Calisthenics has always brought about a bemused look on the face of the person to whom you are talking when you proudly say, “I do calisthenics!”
“What’s that? Is that the baton-twirling one where you wear make-up painted on?” Um, sort of. Let me explain:
Calisthenics is kind of like the weird cousin of dance. That cousin who dresses a bit strangely but is really cool once you get to know them – and discover you have way more in common with than you realised. (Except for counting in 8s. They will always go up to 16 and you’ll just need to accept your differences on that front).
It is a multi-discipline dance sport. In the one sport you get to do precision marching, gymnastic-based movements, brain-bending apparatus, ballet, jazz, singing and musical theatre. All. In. The. One. Class.
It is one of the best sports for developing both musicality and fundamental movement skills at the same time. Calisthenics girls are often good at a range of sports as they have great temporal and spatial awareness, hand-eye coordination and a desire for perfection. They pick up new things very quickly as both sides of the brain are well-developed at working in concert with one another. (Think patting your head and rubbing your tummy x 10 to the power of 20 and you’re close).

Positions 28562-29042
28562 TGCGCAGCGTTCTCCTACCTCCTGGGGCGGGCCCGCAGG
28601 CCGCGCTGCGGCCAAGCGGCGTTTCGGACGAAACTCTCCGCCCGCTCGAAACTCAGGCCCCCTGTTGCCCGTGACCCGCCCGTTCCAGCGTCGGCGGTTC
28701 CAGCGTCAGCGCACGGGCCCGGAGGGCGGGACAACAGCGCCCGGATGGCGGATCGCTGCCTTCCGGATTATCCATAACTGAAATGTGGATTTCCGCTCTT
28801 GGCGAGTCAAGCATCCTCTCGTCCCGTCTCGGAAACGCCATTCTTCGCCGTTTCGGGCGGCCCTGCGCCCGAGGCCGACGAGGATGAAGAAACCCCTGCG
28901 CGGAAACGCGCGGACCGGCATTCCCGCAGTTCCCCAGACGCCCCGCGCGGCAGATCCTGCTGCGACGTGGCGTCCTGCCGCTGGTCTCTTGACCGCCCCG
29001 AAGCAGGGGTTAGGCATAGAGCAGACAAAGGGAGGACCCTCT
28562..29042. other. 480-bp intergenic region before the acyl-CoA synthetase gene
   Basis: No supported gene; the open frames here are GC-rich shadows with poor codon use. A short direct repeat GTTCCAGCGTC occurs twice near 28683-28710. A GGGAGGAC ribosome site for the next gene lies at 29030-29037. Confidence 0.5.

It is the most cost-effective form of dance because you get to do it all in one class, rather than attending separate ballet, jazz, acro and voice classes across the week.
Post continues after these awesome images by Steph Devlin Photography
Calisthenics has always suffered a poor reputation in the dance world, but as an exercise scientist and soon to be school dance teacher, I highly recommend it for the life skills, leadership, confidence and competitive edge it gives participants.
Once, I took 8 years away from the sport, as I had become disillusioned with it after attending contemporary and jazz classes as a teen and realising I couldn’t express and move through the upper body ‘because of calisthenics’. I went on to utilise this as a strength, representing Australia in team sports aerobics. Both experiences gave me perspective.
I was brought back into calisthenics by a friend who told me (probably a fib!) that she needed numbers and ‘what was I doing now anyway?’ I actually LOL’ed the first time I ‘marched around the room’ at my first lesson back. How peculiar! I thought. But strangely satisfying and addictive, like popping bubble wrap.
And this is why I am here now preaching the benefits of the sport to anyone who has gotten this far into my post. On balance (see what I did there?), calisthenics is a fantastic support that deserves more respect.
Unlike the poor light it was shown in on Today Tonight recently, it is more than sequins, b*tchiness and the pursuit of Most Graceful Girl (ah, go for it. Not interested.)
It has come a long way since I first began 30 years ago. There is a greater focus on development of high-quality classical technique and associated terminology. Governing bodies such as ACF and CASA have a visible commitment to professionalism and appropriateness in relation to things such as age, sexualised movements and social issues. Coaches are trained better than ever.